Pierre Martin Sancerre Rouge 2017
The first stunning view of Sancerre comes after driving across the Sologne, from the west, the Touraine in your rearview mirror. The trip seems interminably long, a verdant countryside with fields of cereal grains as far the eye can see. Sancerre's steep vineyards ultimately come into view after rounding a bend in the road, spread out below, with vines crouching low to the ground, as if your arrival was startlingly unexpected.
One must stop their car, take in the these magnificent vineyards, perfectly lined, with their small nuggets of chalk and limestone blanketing the ground, as if there had a been a snow. The old village of Sancerre stands in the distance to the east, like a sentinel, watching over its land. You get the immediate sense you're in an important wine place.
Sancerre is one of three winegrowing areas in France that are a "golden triangle" for wines--or more appropriately, "a thin white line." From the vineyards of Sancerre stretching north toward Auxerre and finally ending in Epernay, there is a typical geography that connects the three--the famous kimmeridgian soils, a chalky marl that is capped by Portlandien limestone. From space, one could almost visualize an island chain of great wine villages, connected on the surface by these ancient white stones. At the table, its easier to imagine a fine Champagne, a cru Chablis, and a lush Sancerre, framing the forthcoming meal.
There are 350 independent wineries in Sancerre, 25 grower/negociants, and only 1 cooperative. Over 7000 acres are planted to vines (nearly 80% of the entire surface area) of which 3/4 are planted to Sauvignon Blanc. The appellation has been fully exploited for years by wine lovers and connoisseurs. Finding something new is virtually impossible. Getting a return email is a challenge.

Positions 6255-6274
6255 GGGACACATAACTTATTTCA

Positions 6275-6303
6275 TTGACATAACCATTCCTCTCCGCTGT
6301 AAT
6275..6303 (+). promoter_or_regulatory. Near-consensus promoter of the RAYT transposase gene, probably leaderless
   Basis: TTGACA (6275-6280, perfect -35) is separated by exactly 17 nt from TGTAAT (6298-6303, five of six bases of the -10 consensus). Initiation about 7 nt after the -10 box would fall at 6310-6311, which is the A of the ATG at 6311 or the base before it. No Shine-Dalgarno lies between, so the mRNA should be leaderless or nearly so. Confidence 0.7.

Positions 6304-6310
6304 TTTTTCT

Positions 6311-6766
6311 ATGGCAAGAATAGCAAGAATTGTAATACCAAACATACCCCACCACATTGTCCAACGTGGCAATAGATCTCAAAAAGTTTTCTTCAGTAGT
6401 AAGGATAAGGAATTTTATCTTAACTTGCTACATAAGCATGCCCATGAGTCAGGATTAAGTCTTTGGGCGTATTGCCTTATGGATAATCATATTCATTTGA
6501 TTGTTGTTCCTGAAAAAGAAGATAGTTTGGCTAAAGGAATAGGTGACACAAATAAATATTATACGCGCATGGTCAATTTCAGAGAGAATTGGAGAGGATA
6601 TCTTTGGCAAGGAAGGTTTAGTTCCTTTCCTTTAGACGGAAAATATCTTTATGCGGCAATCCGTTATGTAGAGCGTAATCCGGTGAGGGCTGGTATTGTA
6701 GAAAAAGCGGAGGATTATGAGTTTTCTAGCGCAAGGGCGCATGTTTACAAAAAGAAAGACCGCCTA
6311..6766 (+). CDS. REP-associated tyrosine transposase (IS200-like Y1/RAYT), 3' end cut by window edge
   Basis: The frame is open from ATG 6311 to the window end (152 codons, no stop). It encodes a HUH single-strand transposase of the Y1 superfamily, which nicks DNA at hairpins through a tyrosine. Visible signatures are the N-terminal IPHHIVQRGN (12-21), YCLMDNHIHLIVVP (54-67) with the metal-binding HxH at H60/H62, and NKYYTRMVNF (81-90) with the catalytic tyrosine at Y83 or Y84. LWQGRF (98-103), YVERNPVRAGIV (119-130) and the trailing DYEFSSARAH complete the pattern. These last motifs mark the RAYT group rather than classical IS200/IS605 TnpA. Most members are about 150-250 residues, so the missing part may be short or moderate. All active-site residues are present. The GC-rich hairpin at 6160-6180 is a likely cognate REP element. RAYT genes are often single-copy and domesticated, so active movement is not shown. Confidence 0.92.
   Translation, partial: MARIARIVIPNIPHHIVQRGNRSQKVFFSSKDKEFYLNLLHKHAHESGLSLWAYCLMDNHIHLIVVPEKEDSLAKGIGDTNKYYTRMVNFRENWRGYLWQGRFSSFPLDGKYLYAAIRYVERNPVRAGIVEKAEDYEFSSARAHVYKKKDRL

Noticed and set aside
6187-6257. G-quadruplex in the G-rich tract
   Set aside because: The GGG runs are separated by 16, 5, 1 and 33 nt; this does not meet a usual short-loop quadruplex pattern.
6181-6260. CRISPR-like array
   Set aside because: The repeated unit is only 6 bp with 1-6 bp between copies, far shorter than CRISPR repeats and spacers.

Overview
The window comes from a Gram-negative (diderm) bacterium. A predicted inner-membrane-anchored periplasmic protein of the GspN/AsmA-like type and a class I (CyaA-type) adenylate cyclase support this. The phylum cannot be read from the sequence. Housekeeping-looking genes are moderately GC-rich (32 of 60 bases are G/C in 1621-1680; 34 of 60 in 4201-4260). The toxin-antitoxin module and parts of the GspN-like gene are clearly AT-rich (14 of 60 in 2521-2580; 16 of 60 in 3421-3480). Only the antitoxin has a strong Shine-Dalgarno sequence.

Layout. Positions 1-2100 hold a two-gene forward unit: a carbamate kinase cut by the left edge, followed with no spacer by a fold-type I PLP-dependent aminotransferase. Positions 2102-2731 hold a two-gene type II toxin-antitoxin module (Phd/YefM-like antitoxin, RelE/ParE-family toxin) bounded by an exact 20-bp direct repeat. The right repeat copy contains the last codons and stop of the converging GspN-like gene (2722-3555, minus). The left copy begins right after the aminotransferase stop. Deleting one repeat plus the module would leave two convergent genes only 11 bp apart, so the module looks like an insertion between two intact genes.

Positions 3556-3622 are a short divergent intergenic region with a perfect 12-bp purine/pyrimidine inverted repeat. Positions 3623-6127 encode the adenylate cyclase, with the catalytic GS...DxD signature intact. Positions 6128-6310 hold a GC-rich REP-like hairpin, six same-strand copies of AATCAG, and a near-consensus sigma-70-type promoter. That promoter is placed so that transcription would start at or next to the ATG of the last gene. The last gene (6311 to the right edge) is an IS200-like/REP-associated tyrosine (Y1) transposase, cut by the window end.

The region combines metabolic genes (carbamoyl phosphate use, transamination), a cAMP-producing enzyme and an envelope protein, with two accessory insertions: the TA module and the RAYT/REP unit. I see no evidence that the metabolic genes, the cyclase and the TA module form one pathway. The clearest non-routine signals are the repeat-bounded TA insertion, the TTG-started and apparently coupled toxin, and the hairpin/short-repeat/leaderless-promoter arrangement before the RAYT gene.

But earlier in the year we called on an energetic young vigneron named Pierre Martin. And he dealt us into the game.
Pierre assumed responsibility for his father's domaine about 10 years ago. His vineyards surrounding the village of Chavignol are among the best of the region. Everybody knows it. His parcels in Culs de Beaujeu and Mont Damnés are small, but the envy of other wineries nearby.
For my money there are only a half dozen producers in all of Sancerre worthy of making a red wine, Pierre is one of those guys. His mere 1ha of Pinot Noir, planted on calcerous soils is one of the reference points of the appellation. It is fermented entirely in stainless steel and then aged for one year in neutral barrels. This 2017 hits on all cylinders with loads of ripness, sweet fruit, and richness. Lots of neighboring Burgundians would raise their eyebrows in surprise!